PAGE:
We often get questions about right, permissions, and reuse.
The main thing to know is that all materials in the Media History Digital Library are available for free viewing, free download, and, in most cases, free reuse. You may use them within your teaching, research, publications, and productions without asking our permission or paying a fee.
There are a few caveats and additional things to keep in mind.
- The vast majority (98%) of materials in the Media History Digital Library are in the public domain and no longer protected by copyright. To determine which materials were available for digitization, we checked the U.S. copyright status of all titles. We reviewed every copyright renewal for serials (magazines) published from 1923 to 1950, and for titles after those dates, we searched the copyright records for the status of the major publications published from 1951 to 1963. The copyrights for nearly all of these media industry, fan and technical publications were not renewed, and those pre-1964 works are now in the public domain. However, we cannot accept any legal liability or assist you in the unlikely event that a third party emerges and claims to control the copyright.
- The remaining 2% of the materials in the collection are still protected by copyright but their rights holders generously permitted us to digitize them and share them freely online. Hollywood Studio Magazine, Hollywood Then and Now, and Angles all belong in this category.
- We ask that you not rehost the files, and talk to us if you want to use them in bulk for commercial purposes.
- Citing the Media History Digital Library as a source is requested and appreciated. By including the credit line, “Courtesy of the Media History Digital Library,” and thanking us in the acknowledgments, you can help us demonstrate the impact of our work.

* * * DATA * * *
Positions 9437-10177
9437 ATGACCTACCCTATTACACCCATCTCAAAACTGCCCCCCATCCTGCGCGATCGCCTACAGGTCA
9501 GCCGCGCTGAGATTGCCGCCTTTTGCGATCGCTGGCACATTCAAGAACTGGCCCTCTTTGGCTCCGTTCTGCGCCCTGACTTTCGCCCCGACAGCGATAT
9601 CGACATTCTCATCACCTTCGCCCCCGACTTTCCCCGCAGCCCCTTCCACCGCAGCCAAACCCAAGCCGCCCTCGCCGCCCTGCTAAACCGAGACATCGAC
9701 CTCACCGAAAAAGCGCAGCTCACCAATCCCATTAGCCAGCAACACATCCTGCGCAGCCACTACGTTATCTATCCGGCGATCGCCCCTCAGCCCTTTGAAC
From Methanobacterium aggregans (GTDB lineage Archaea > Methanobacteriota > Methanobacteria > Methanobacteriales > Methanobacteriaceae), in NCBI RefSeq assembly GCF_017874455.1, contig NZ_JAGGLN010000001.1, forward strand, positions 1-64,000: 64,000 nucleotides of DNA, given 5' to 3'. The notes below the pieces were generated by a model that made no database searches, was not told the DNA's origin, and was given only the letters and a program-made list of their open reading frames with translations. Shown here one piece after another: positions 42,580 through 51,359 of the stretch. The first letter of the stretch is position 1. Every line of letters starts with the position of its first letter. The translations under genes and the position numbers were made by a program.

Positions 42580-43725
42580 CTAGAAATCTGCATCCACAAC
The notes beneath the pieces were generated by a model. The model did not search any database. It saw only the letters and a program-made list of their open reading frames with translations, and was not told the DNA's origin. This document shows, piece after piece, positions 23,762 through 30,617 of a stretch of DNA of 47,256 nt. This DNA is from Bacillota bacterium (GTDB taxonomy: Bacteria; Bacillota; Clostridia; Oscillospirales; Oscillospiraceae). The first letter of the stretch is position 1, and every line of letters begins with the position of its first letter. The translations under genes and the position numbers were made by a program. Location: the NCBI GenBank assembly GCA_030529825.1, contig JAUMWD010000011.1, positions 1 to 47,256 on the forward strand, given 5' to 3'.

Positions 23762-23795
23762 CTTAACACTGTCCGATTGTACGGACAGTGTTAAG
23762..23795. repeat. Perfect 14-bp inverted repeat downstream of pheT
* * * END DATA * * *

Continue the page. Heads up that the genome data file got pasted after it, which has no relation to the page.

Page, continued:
- Since the year 2020, the Media History Digital Library has been housed within the Wisconsin Center for Film and Theater Research (WCFTR). The WCFTR’s archival collections are not freely available on this same basis. Many of the WCFTR’s collections are still protected by copyright. Moreover, the WCFTR needs to honor its agreements with donors.
As a general principle, we do not track or store information about our users. We believe in providing free access to information; collecting private user data is not necessary for the proper function of our services.
There are some instances where some non-identifying information may be stored:
Our websites and services run on systems hosted at the University of Wisconsin-Madison. When you access the Media History Digital Library, you are accessing servers on the university's network. As is common practice for IT and Information Security departments at many organizations, DoIT may log information about network traffic, including IP addresses and access patterns. You can learn more about the University of Wisconsin-Madison's privacy protections on their website.